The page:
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The 'other' QBs at combine

Stanford's Andrew Luck and Baylor's Robert Griffin III are likley to go 1-2 in the NFL Draft. Texas A&M's Ryan Tannehill may go in the first round, too, if he has a good workout season Luck and Griffin did not throw at the NFL Scouting Combine. Neither did Tannehill due to the fact he's recovering from a broken foot. The big two are overshadowing all the other QBs in the draft. Michigan State's Kirk Cousins and Arizona State's Brock Osweiler (who did not throw at the combine) could be second-to-fourth rounders. Oklahoma State's Brandon Weeden, age 28, could be a third or fourth rounder, as could Arizona's Nick Foles.

Here's a wrapup of how the quarterbacks threw at the combine drills on Sunday. It's from former NFL QB Jim Miller, an analyst for Sirius XM NFL Radio.

Said Miller: "I thought Kirk Cousins had the best morning. I am familiar with him, and full disclosure: I called Michigan State radio. He comes from a pro-sytle offense. Mechanically he threw the best out there. I thought the second-best passer of the football was Jacory Harris, from The U. I thought he was very impressive. Just looking at the overall measureables, they look the part. They have the big arm. They can make all the throws. They look good in the 3-, 5- and 7-step drops when some other guys struggled. I thought Aaron Corp from Richmond has really quick feet. But he didn’t get depth on his drop. The arm strength isn’t there. No the prototypical size. Guys like Case Keenum, Kellen Moore, even Russell Wilson, these guys are not physically quite what you’re looking for, so you have to factor that all in. Brandon Weeden from Oklahoma State looks the part. Big. Strong. Physical. Strong arm. Teams will have to decide on his age. But as far as today, he looked good. He looks the part."

Here was the pool report on Weeden from Jeff Legwold of the Denver Post: Looked fairly comfortable with his footwork in his drops as he went through the three-, five- and seven-step combinations.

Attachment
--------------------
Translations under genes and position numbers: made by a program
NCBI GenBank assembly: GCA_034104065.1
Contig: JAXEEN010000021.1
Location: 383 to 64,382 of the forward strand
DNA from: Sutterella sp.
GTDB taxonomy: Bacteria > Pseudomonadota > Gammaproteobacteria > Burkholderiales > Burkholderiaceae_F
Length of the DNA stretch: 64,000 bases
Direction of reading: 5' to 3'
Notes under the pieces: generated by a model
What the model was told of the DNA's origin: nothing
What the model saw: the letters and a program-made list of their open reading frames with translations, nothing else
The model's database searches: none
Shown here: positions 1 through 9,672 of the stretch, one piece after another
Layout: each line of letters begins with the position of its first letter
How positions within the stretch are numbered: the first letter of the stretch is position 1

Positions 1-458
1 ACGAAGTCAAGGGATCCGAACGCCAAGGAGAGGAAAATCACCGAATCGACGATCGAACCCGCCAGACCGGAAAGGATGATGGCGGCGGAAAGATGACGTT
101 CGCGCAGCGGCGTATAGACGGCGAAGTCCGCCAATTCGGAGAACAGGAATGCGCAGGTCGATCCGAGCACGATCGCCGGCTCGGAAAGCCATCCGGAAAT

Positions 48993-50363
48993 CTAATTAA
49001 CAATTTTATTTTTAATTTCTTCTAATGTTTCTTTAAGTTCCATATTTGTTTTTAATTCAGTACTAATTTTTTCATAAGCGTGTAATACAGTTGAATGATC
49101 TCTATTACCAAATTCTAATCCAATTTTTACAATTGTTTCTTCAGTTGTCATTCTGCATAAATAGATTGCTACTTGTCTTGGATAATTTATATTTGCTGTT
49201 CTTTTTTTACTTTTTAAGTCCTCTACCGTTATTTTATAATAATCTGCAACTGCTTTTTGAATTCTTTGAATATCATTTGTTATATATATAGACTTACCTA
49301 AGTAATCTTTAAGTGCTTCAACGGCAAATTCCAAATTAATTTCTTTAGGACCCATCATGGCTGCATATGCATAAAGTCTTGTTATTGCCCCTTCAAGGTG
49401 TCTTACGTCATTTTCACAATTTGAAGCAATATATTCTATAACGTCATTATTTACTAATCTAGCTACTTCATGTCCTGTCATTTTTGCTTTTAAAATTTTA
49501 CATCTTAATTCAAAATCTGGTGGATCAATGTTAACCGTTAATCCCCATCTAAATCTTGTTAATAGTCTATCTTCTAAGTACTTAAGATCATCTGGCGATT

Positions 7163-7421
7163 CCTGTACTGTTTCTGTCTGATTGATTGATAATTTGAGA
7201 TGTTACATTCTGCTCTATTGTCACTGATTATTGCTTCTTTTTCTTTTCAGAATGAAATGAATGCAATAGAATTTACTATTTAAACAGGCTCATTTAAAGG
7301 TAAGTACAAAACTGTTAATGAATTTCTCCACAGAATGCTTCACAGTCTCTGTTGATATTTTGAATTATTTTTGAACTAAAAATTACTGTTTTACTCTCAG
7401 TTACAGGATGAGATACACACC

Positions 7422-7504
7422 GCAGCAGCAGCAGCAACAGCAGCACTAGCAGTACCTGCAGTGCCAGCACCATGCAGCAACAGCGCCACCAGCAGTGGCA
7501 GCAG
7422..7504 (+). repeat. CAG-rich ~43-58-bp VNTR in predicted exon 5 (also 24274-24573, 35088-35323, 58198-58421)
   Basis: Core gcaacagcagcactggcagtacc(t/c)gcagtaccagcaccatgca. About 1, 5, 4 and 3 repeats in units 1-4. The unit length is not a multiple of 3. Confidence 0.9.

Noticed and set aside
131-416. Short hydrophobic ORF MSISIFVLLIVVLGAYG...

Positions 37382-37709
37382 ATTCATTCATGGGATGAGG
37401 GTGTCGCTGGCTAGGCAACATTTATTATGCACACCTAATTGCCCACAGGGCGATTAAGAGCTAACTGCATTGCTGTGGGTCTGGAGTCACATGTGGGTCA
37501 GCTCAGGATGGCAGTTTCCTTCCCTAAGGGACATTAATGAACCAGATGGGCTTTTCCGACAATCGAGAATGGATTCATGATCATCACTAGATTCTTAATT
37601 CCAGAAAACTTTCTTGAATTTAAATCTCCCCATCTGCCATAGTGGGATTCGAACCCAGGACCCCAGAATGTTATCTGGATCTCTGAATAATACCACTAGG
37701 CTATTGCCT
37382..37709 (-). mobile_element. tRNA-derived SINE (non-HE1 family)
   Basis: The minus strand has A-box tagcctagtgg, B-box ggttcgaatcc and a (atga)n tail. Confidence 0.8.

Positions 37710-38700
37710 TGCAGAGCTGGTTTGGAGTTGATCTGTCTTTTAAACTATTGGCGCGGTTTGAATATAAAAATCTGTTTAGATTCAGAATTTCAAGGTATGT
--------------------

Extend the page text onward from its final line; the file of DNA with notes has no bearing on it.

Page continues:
Consistently planted back foot, got front foot pointed to target. Squared his shoulders and kept a consistent release point. He said coming into the combine that he had "spent a ton – a ton – of time" on those after spending his career at Oklahoma State in the shotgun. Was for more comfortable throwing to his left Sunday, keeping the ball in frame for most of the routes with breaks at seven, 12 and 15 yards. When he did miss he was slightly behind the receiver in those sets. Looking right he wasn’t quite as accurate, missing high when he didn’t connect. Like most of the quarterbacks who threw in the session, struggled some with the slant-and-go to close things out, connecting on 1-of-4.

Here was the pool report on Foles from's Mike Sando: Foles struggled with his throws, particularly on post-corner routes. Coaches appeared to advise him on his deep-ball trajectory after Foles overthrew Arizona teammate Juron Criner on an early deep pass. Foles put too much air under subsequent deep passes. He did not hit receivers in stride on those balls. Foles did elicit a "good throw" commendation from one coach after connecting with Michigan's Kenneth Hemingway on a 10-yard out route. North Carolina State's Trevor Graham dropped pass from Foles on a short comeback."

Harris entered the combine viewed as a late-round or free-agent prospect. Boise State's Moore holds the all-time college victory record for a starting quarterback, at 50-3. But he's on the small side, at 6-foot and 197 pounds and does not have a big arm.

---Mark Gaughan







NFL Draft
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